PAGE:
The storyline is just an excuse for Ching to reinvent wuxia in cinema, incorporating western techniques and his own innovations. Acrobatic combats with ninjas and opponents in kites are a pure treat. The final battle along a seaside cliff has long become a classic.
Once every ten years, a Japanese/Chinese martial arts duel takes place – only this time, the two young finalists find themselves embroiled in dark conspiracies to rig the fight. This simple Gu Long-style storyline is merely an excuse for director Ching to bring the flamboyant action choreography of his wuxia television successes to the big screen. Using his characteristically inventive filming techniques (including metric montages, collision editing and wires suspending actors high in the air for the shooting of flying and leaping sequences), Ching makes even feats of superhuman ability and gravity-defying stunts seem utterly believable. The ninjas fly high into the air, plunge deep underground and ride kites through the sky, concluding with a final battle along the edge of a teetering seaside cliff – a scene soon hailed as a wuxia classic. The brilliance of the scene lies in its daring action and desolate atmosphere, conveying a pervading sense of regret rarely seen either before or since. –Rotterdam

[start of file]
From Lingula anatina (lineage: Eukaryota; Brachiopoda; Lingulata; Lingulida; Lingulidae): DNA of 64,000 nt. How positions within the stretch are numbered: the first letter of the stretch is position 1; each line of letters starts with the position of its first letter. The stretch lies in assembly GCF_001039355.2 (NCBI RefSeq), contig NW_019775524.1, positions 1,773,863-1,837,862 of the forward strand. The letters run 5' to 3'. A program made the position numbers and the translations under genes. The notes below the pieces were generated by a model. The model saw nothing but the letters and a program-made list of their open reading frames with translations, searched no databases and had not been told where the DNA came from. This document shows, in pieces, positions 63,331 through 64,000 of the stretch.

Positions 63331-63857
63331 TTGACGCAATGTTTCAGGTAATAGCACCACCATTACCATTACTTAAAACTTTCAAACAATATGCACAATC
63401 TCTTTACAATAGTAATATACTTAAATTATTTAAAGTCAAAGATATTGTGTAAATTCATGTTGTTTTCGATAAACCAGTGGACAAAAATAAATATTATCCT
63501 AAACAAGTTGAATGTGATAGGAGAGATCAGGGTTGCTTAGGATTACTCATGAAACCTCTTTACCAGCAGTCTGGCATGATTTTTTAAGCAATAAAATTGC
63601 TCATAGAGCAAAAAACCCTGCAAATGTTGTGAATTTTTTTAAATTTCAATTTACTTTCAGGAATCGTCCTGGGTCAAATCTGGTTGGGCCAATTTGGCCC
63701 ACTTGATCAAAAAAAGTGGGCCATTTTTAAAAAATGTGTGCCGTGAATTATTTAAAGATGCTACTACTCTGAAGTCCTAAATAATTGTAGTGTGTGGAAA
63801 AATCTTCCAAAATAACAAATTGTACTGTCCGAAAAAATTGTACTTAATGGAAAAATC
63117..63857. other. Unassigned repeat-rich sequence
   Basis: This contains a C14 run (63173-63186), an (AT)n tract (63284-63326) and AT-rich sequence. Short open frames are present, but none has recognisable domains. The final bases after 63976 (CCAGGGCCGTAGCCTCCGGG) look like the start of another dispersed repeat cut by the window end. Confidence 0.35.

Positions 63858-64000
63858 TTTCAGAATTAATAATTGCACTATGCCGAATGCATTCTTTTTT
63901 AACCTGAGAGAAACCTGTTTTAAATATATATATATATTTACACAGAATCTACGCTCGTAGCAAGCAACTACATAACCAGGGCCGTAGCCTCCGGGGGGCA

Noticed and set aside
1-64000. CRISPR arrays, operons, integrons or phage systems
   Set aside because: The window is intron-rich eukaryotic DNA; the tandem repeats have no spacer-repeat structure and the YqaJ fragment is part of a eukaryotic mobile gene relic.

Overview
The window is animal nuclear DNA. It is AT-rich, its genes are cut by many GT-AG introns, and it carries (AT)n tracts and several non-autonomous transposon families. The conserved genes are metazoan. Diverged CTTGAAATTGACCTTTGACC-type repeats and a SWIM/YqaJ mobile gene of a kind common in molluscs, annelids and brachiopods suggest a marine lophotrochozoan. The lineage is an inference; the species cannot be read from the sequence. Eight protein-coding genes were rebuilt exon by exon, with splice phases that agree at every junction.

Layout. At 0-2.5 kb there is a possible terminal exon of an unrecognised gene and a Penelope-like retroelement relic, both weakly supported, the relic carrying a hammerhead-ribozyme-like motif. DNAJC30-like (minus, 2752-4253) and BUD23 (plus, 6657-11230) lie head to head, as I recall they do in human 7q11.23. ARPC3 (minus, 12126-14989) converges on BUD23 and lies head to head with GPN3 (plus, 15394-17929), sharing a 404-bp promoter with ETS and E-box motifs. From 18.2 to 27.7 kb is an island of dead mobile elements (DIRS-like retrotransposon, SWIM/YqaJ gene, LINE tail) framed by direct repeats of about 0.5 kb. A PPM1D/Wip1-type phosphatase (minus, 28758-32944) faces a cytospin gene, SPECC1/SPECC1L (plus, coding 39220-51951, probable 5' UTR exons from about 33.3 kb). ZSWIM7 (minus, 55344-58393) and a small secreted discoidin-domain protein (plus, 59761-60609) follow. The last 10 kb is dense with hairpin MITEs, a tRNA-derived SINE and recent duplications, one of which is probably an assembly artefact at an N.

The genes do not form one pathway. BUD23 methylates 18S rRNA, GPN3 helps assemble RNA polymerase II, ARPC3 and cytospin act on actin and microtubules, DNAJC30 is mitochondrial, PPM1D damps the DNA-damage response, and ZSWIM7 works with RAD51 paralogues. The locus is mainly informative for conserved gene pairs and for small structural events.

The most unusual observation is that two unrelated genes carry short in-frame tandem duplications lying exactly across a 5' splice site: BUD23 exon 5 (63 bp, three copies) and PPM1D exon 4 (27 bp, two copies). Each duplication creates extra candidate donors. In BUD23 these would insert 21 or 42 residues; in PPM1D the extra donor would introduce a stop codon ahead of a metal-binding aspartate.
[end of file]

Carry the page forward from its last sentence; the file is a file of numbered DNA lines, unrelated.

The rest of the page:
Ching Siu-tung (born 1953), also known as Tony Ching, is a Hong Kong action choreographer, actor, film director and producer, who has directed over 20 films, including the critically acclaimed supernatural fantasy A Chinese Ghost Story (1987).
Ching began as an actor and martial arts instructor working in Hong Kong action cinema in the 1960s and 1970s (his father, Ching Gong, was a Shaw Brothers Studio director, and Ching Siu-tung had been trained in Peking opera as a child), but he made his directorial debut in 1982 with the ground-breaking wuxia classic Duel to the Death.
Ching worked with producer Tsui Hark on 1987’s A Chinese Ghost Story, which became an international sensation, although it was usually Tsui Hark who took most of the plaudits. He continued to work with Tsui Hark, directing sequels to that film in 1990 and 1991, and co-directing all three parts of the Swordsman series, starting in 1990. Other directorial highlights included the highly successful Royal… read more
Of Steel, Water, Fog and Air: The Final Fight in “Duel to the Death”